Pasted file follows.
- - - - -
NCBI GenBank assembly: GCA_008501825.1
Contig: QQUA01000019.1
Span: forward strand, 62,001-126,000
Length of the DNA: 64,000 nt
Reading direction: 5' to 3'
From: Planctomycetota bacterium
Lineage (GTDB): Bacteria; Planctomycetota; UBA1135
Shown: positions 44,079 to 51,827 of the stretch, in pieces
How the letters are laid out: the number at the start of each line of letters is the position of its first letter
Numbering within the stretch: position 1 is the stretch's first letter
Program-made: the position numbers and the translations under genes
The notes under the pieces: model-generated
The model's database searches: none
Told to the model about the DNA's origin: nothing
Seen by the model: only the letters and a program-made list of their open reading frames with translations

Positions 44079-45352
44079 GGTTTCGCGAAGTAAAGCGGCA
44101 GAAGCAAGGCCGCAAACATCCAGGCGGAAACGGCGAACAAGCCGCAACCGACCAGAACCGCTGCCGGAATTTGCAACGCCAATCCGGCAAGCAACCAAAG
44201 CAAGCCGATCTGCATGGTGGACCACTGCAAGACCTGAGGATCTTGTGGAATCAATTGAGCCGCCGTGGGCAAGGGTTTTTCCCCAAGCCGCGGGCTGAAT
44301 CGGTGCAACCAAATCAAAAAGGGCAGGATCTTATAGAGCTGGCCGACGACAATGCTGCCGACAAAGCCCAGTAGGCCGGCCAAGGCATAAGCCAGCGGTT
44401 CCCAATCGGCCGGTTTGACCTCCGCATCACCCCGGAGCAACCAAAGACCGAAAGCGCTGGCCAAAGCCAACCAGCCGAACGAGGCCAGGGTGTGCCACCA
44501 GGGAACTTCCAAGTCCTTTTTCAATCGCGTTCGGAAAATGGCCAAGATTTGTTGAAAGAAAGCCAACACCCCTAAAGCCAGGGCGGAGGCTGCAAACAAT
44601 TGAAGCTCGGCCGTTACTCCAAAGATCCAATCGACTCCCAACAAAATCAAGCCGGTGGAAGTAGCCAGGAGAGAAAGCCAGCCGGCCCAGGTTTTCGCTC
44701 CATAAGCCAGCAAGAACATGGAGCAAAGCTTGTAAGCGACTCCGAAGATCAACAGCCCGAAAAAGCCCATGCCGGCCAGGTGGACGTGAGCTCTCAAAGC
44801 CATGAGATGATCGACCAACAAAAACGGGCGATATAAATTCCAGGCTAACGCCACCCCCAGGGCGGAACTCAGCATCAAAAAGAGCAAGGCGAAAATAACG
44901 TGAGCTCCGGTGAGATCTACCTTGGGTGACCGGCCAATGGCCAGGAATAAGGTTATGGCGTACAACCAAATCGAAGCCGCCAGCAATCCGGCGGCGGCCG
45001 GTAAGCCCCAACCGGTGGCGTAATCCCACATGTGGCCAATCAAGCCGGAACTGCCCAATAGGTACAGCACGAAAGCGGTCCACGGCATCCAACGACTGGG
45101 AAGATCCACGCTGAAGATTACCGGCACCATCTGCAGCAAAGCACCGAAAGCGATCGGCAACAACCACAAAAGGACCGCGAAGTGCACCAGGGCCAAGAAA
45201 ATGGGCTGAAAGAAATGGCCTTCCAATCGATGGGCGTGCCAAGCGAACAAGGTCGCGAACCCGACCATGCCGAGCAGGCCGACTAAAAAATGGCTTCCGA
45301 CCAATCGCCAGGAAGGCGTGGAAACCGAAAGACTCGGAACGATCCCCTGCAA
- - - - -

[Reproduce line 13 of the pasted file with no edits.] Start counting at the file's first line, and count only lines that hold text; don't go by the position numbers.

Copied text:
The model's database searches: none